and they cast the man into the sepulchre of Elisha; that being nearest, they opened it, or rather rolled away the stone from it, and threw the body in great haste:

and when the man was let down, and touched the bone's of Elisha; or "went and touched" (r); that is, as Kimchi interprets it, being cast in, he rolled till he came to the body of the prophet, and touched it:

he revived, and stood upon his feet; which might serve to confirm the faith of Joash in the predictions of the prophet concerning his victories; is a proof of the resurrection of the dead, and of eternal life, and an emblem of our being quickened through the death of Christ. The Jews say (s) this man was Shallum the son of Tikvah, and husband of Huldah the prophetess, and was a good man, much given to alms, for which he was rewarded; and they further say, he went to his own house, and lived many years, and begat children, and particularly Hananeel, mentioned in Jeremiah 32:7, which is not likely; though others say (t) he was a wicked man, Zedekiah the son of Chenaanah, 1 Kings 22:24 and therefore not suffered to continue in the prophet's grave; but the former is more probable; and, according to Josephus (u), it was the band of robbers that left this man, whom they had murdered, in the grave of Elisha. This grave seems to have been in the field, where the Jews of old, and in later times, buried, as in the field of Hebron, the potter's field, &c. so the Greeks, as Pausanias relates (w), and the Romans also (x), buried by the wayside.

(r) "abit et tetigit", Pagninus, Montanus. (s) Pirke Eliezer, c. 33. (t) T. Bab. Sanhedrin, fol, 47. 1. Shalshalet Hakabala, fol. 11. 2.((u) Antiqu. l. 9. c. 8. sect. 6. (w) Corinthiac. sive, l. 2. p. 97. (x) Vid. Kirchman. Funer. Roman. l. 2. c. 22.

And it came to pass, as they were burying a man, that, behold, they spied a band of men; and they cast the man into the sepulchre of Elisha: and when the man was let down, and touched the bones of Elisha, he {l} revived, and stood up on his feet.

(l) By this miracle God confirmed the authority of Elisha, whose doctrine in his life they contemned, that at this sight they might return and embrace the same doctrine.

EXEGETICAL (ORIGINAL LANGUAGES)
21. as they were burying a man] i.e. Some Israelites had brought a dead body to the burial-place. The body was carried on a bier, and was not enclosed in a coffin (cf. Luke 7:12-14), so that when cast into the grave it would touch any other body which had been deposited there before. In the East the graves are usually excavated in the rock, and closed by a stone at the mouth. The bodies were laid there, but there was no covering them with earth as in burials among western nations.

behold they spied a band of men] The R.V. omits the italics. The band was a band of the marauding Moabites, at whose approach the Israelites were terrified, and so made all haste to dispose of the corpse they were carrying.

unto the sepulchre of Elisha] This must have been nearer at hand than the grave which they intended to use. The distance from which the Moabites were visible allowed the bearers to open the first grave they came to, and there to lay down their burden, but gave time for nothing more. Josephus says that it was the robbers who had killed a man and that they cast him into Elisha’s grave (Ant. IX. 8. 6).

and when the man was let down and touched] R.V. and as soon as the man touched. It will be seen from the margin of R.V. that the Hebrew means ‘and when the man went and touched’; a very unusual kind of expression, but which does not warrant the idea conveyed by the A.V. that the body was lowered into the tomb.

the bones of Elisha] We need not press the literal sense of ‘bones’, as though a long time had elapsed since Elisha died. The lying prophet of Bethel (1 Kings 13:31), speaking of his own death and burial, says ‘Lay my bones beside his bones’.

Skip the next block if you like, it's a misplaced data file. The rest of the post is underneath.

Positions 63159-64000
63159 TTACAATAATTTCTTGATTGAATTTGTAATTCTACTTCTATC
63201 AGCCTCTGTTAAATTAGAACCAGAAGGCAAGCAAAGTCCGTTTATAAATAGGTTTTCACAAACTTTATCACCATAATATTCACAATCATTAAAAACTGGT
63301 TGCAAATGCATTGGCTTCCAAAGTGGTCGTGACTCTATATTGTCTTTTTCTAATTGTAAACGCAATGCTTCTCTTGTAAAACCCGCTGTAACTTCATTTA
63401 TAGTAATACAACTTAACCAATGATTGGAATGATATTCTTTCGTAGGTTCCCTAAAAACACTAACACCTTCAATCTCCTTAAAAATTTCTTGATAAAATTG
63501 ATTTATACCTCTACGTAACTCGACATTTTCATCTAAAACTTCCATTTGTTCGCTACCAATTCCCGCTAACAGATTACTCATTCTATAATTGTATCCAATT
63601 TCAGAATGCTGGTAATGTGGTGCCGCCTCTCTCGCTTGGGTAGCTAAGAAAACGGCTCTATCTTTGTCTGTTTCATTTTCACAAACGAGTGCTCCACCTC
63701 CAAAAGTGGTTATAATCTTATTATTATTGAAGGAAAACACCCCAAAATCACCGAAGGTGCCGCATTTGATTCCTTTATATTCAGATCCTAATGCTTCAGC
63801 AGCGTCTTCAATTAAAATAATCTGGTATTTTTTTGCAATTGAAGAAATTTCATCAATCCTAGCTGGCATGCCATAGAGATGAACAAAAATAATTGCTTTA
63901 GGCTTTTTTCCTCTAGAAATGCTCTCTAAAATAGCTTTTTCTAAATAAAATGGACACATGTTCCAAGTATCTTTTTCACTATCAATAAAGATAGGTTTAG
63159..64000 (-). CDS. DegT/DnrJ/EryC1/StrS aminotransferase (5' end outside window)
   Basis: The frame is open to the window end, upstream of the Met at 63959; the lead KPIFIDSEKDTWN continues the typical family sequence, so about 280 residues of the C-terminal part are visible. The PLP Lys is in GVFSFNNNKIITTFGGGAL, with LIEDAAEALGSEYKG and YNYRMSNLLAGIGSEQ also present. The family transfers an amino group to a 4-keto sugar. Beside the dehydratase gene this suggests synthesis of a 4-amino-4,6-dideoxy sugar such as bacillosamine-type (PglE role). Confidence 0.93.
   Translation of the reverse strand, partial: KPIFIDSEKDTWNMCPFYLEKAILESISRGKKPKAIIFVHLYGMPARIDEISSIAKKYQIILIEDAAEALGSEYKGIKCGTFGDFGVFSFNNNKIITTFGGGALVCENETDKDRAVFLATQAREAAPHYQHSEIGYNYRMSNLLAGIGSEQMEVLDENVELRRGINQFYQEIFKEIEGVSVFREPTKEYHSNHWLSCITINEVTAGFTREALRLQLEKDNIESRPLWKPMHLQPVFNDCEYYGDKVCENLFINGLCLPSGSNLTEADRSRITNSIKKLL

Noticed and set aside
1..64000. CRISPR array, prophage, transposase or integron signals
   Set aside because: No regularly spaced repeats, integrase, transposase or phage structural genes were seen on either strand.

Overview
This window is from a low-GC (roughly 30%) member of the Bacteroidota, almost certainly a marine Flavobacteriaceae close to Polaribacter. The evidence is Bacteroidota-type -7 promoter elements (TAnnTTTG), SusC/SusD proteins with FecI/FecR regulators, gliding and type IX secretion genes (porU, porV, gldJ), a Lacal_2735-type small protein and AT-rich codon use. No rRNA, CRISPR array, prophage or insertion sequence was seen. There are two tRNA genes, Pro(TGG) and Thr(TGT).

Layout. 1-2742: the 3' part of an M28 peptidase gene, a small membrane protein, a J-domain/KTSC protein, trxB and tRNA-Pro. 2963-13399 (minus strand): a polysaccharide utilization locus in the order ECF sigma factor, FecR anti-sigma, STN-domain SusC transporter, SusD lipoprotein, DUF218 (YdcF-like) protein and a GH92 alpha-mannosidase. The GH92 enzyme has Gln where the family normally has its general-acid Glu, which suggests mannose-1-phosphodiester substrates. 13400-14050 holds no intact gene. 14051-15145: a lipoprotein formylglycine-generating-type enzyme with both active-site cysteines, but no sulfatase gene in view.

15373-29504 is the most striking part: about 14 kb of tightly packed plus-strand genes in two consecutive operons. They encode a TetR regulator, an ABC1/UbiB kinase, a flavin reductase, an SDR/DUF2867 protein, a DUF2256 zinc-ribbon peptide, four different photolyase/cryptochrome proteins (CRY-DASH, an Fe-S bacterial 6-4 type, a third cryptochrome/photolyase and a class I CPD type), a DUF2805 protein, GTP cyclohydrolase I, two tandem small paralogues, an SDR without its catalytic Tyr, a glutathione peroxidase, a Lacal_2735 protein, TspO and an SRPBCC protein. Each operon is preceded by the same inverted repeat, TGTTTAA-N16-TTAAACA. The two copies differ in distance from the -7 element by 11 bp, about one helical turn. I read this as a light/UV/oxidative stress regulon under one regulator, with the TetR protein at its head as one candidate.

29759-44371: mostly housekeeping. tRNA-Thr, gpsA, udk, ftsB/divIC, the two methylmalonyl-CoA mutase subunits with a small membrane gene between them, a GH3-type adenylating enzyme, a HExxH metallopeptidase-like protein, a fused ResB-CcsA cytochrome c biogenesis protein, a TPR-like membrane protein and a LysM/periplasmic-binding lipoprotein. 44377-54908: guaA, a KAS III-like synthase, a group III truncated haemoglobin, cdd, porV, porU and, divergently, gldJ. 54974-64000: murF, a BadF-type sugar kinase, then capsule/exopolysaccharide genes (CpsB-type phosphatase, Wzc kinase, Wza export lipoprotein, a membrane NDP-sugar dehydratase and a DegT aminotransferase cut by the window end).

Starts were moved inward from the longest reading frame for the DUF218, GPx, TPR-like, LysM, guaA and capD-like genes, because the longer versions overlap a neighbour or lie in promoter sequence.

he revived and stood up on his feet] The record of this miracle seems intended to set forth that it was nothing in the prophet himself which had given him the great powers he manifested in his lifetime. Through his dead body God could work a miracle also. ‘Israel shall well see that He lives, by whose virtue Elisha was, both in life and death, miraculous. While the prophet was alive, the impetration might seem to be his, though the power were God’s; now that he is dead, the bones can challenge nothing, but send the wandering Israelites to that Almighty agent to whom it is all one to work by the quick or dead.’ (Bp. Hall.)Verse 21. - And it came to pass, as they were burying a man, that. "They" is used indefinitely of some unnamed Israelites, like the French on. Certain persons, it does not matter who, were burying a man, i.e. about to bury him, and were carrying the corpse to the grave, when an interruption occurred. Behold, they spied a band of men - rather, the band, i.e. the band of that year - and they cast the man into the sepulcher of Elisha. There was no time for ceremony. Hastily, and somewhat roughly, it may be, the bearers of the body thrust it into Elisha's tomb, which happened to be at hand, and from the mouth of which they were able to remove the closing stone. They did not "throw" the body in, but pushed it in. And when the man was let down. The man was not "let down." Our translators seem to have been unacquainted with the Jewish mode of burial. They imagine that Elisha's tomb is a pit dug in the ground from the surface downwards, like a modern grave, and the man has therefore to be "let down," or to "go down" (marginal translation) into it. The Revised Version avoids the mistranslation, but weakens the force of the original. Translate, and when the man came, etc. And touched the bones of Elisha, he revived. The violent push given to the corpse imparted to it a movement which brought it in contact with the bones, i.e. the body (1 Kings 13:31) of Elisha, as it lay, wound in its grave-clothes, but uncoffined, on the floor of the sepulchral chamber. At the moment of contact the dead man came to life - "revived." And stood up on his feet. In many Jewish tombs the sepulchral chamber would allow of this. "Take-said Elisha to Joash-bow and arrows, ... and let thy hand pass over the bow" (הרכּב), i.e., stretch the bow. He then placed his hands upon the king's hands, as a sign that the power which was to be given to the bow-shot came from the Lord through the mediation of the prophet. He then directed him to open the window towards the east and shoot, adding as he shot off the arrow: "An arrow of salvation from the Lord, and an arrow of salvation against the Syrians; and thou wilt smite the Syrians at Aphek (see at 1 Kings 20:26) to destruction." The arrow that was shot off was to be a symbol of the help of the Lord against the Syrians to their destruction. This promise the king was then to appropriate to himself through an act of his own. Elisha therefore directed him (2 Kings 13:18) to "take the arrows;" and when he had taken them, said: ארצה הך, "strike to the earth," i.e., shoot the arrows to the ground, not "smite the earth with the bundle of arrows" (Thenius), which neither agrees with the shooting of the first arrow, nor admits of a grammatical vindication; for הכּה, when used of an arrow, signifies to shoot and to strike with the arrow shot off, i.e., to wound or to kill (cf. 2 Kings 9:24; 1 Kings 22:34). The shooting of the arrows to the earth was intended to symbolize the overthrow of the Syrians. "And the king shot three times, and then stood (still)," i.e., left off shooting.